Sed Ali dug his heels into the hindquarters of a small, gray, Arabian-style horse, weaving through a pack of dilapidated camels as he trotted across the sand. Ali was giving our group of Northeastern University students a guided tour of the great pyramids in Giza, a family business he has been a part of since he was 6.
Before we set out, Ali asked that we send the Egyptian government letters praising his business. He is concerned that the government’s modernization efforts at the historic site will mean the end for the independent camel operators who depend on the pyramids.
“Without the camels, the place, it will die,’’ said Ali, 33, whose family has done this work for three generations.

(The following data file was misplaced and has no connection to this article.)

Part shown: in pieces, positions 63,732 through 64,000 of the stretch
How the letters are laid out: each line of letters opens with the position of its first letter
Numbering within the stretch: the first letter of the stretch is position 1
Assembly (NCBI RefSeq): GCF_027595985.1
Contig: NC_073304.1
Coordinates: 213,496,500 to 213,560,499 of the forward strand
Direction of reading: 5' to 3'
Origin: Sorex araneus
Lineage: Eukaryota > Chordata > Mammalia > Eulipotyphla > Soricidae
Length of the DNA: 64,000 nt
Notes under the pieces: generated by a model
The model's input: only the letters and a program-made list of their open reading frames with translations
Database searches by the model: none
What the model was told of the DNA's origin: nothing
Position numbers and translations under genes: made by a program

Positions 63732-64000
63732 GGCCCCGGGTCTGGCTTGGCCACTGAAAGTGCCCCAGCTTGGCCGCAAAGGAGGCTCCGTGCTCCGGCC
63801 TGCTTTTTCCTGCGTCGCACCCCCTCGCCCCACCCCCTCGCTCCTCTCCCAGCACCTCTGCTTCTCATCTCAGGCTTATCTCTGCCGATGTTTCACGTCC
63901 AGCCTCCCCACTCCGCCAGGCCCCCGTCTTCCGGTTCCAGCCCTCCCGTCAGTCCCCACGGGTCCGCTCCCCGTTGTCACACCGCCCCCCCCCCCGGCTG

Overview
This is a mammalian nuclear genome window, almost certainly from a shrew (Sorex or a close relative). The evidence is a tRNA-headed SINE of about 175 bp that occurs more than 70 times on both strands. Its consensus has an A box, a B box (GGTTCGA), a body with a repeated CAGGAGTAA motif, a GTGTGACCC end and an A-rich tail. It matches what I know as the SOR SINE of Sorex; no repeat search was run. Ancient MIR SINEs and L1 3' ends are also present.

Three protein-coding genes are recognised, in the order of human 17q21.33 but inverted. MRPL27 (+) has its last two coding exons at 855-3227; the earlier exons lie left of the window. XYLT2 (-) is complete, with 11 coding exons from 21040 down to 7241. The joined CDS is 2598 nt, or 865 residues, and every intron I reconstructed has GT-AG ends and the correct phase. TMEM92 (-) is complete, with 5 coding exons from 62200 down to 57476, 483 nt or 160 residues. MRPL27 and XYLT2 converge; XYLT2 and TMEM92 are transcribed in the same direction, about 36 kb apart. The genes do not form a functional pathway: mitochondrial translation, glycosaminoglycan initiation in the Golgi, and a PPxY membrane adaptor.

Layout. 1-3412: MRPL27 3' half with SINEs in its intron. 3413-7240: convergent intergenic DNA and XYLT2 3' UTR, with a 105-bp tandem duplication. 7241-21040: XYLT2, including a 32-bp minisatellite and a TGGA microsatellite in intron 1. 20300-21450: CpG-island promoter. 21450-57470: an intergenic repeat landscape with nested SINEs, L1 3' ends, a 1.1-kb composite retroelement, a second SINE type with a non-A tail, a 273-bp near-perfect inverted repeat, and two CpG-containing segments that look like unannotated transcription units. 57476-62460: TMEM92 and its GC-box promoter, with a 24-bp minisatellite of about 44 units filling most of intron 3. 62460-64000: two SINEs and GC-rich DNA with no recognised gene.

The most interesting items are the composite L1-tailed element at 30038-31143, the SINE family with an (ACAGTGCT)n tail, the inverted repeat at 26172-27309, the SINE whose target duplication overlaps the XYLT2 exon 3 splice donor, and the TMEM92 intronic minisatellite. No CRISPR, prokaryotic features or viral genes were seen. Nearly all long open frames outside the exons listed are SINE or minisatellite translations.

Egypt’s Supreme Council for Antiquities, which oversees this and other historic sites, is looking to protect the Giza pyramids by transforming the area’s largely unregulated industry of camel drivers, docents, and peddlers into a carefully controlled tourism complex by October, according to officials.
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